In recent years, as wealth has flowed upward in New York City, the media gaze has followed, fixing ever more intently on the lives of a tiny elite. No minutia proved too small to escape the notice of intrepid journalists on the 1 percent beat. We’ve heard about their bonuses, their apartments, their grooming habits, their dietary fetishes, even their breaches of etiquette as recorded by the Hamptons cyber-social police (courtesy of the New York Times reporter dispatched to those shores last summer). But in few spheres have the priorities and peccadilloes of the rich been chronicled so obsessively as in family life and education.
“Is This the Best Education Money Can Buy?” asked a lengthy feature article in The New York Times Magazine about Avenues, a new for-profit private school in Manhattan that charges tuition of $43,000 a year, and where everything from the farm-to-table cafeteria fare to the Sol LeWitt drawing in the theater has been selected with the sensibilities of the creative class’s most discerning parents in mind. “Is Ethical Parenting Possible?” queried an essay in New York magazine, which went on to describe New York City parenthood as a state “like war…in which it’s impossible to be moral.” Other articles have contained empathetic portrayals of parents sweating out the preschool admissions process at the city’s best private schools—and, later, worrying about the strain that competition and “overscheduling” places on their kids.
Of course, this variety of lifestyle journalism isn’t entirely new. And it’s not that these articles aren’t fascinating in a soapy, voyeuristic kind of way, or that there isn’t social value in covering the way rich people navigate the education system, maximizing their progeny’s advantages at every turn: it helps expose the rigging of the game, the way that money undermines meritocracy. But the disproportionate attention heaped on the small number of very wealthy families obscured what most New York families were up against in the Bloomberg era.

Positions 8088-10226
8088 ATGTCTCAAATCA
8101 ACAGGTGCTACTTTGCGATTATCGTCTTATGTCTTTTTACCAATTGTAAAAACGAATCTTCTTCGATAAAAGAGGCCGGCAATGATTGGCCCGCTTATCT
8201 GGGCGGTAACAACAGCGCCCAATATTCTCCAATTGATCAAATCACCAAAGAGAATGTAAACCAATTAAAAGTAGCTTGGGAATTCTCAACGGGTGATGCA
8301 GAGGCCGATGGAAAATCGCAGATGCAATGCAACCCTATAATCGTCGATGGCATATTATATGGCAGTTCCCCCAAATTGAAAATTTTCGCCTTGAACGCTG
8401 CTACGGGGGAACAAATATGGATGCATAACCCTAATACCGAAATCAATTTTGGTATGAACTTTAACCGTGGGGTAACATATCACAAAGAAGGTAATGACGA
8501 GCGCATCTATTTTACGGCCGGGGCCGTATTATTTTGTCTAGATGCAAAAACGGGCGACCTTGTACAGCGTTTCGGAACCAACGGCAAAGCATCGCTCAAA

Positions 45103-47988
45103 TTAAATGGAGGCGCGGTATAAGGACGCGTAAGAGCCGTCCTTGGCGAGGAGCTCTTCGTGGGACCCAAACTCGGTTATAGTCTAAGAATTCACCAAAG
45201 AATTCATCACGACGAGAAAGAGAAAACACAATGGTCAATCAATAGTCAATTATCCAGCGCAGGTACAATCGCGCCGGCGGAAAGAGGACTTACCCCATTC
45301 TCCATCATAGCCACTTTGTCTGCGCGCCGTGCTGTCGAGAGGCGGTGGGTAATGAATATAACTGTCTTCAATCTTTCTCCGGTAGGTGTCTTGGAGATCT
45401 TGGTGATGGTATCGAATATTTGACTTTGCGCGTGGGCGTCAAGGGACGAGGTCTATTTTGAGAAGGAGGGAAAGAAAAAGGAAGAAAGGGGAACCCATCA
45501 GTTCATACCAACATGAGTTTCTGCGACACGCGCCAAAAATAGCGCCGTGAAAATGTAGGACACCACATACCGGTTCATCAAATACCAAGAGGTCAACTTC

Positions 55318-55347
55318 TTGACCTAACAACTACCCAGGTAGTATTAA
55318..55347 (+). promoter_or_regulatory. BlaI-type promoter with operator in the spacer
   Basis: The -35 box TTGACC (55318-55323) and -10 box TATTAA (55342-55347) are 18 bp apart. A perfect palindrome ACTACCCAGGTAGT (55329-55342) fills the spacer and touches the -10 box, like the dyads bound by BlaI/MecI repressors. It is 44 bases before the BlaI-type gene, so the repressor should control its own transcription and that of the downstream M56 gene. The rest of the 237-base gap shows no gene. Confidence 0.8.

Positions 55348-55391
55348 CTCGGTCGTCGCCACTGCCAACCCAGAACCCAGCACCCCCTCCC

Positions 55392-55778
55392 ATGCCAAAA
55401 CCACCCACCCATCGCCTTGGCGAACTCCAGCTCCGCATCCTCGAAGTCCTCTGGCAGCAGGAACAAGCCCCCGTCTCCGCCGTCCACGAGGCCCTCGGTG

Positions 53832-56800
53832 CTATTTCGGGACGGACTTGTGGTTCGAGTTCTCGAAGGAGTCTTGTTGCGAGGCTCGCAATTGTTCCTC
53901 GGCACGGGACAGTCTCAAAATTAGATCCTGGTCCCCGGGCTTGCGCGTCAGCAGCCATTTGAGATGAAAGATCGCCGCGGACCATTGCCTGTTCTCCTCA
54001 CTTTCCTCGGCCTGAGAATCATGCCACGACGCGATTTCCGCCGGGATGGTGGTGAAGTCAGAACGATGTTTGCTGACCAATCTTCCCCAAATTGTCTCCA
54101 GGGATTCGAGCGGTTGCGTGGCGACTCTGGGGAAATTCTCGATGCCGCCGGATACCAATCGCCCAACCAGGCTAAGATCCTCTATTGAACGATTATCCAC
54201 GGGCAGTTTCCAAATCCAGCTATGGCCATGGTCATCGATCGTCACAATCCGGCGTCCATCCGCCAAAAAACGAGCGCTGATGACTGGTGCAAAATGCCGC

Take the issue of “overscheduling.” It’s become common wisdom that this is a serious problem, leading not only to anxious kids, with no time for fun between tutoring and tennis, but harried parents obliged to shuttle them around or pay one or two nannies to do so. However, in reality, for most New York families—say, those with parents earning less than $75,000, or roughly the bottom 80 percent—“overscheduling” is not only not an issue, but the problem is precisely the reverse: there is a shocking paucity of affordable after-school options in the city for kids.
In those weekday hours before dinnertime, older children need to be engaged and supervised, yet hundreds of thousands lack stimulating activities and adequate oversight. After launching the ambitious “Out of School Time” program in his first term, Mayor Bloomberg later proposed to cut his own signature initiative nearly by half—putting many of the city’s best programs (including a champion inner-city chess team) on the chopping block in his last two budgets. It was only after a full-court press from the Campaign for Children, a coalition of nonprofits, that funding was finally secured this past fall. But even so, out of 1.1 million children in city schools, only 15 percent are enrolled in city-funded after-school programs. A survey by the Campaign for Children found that most parents who rely on these programs would, without them, either quit their jobs or leave their children home alone—suggesting that a good number of parents of the 935,000 kids left out are, right now, doing just that.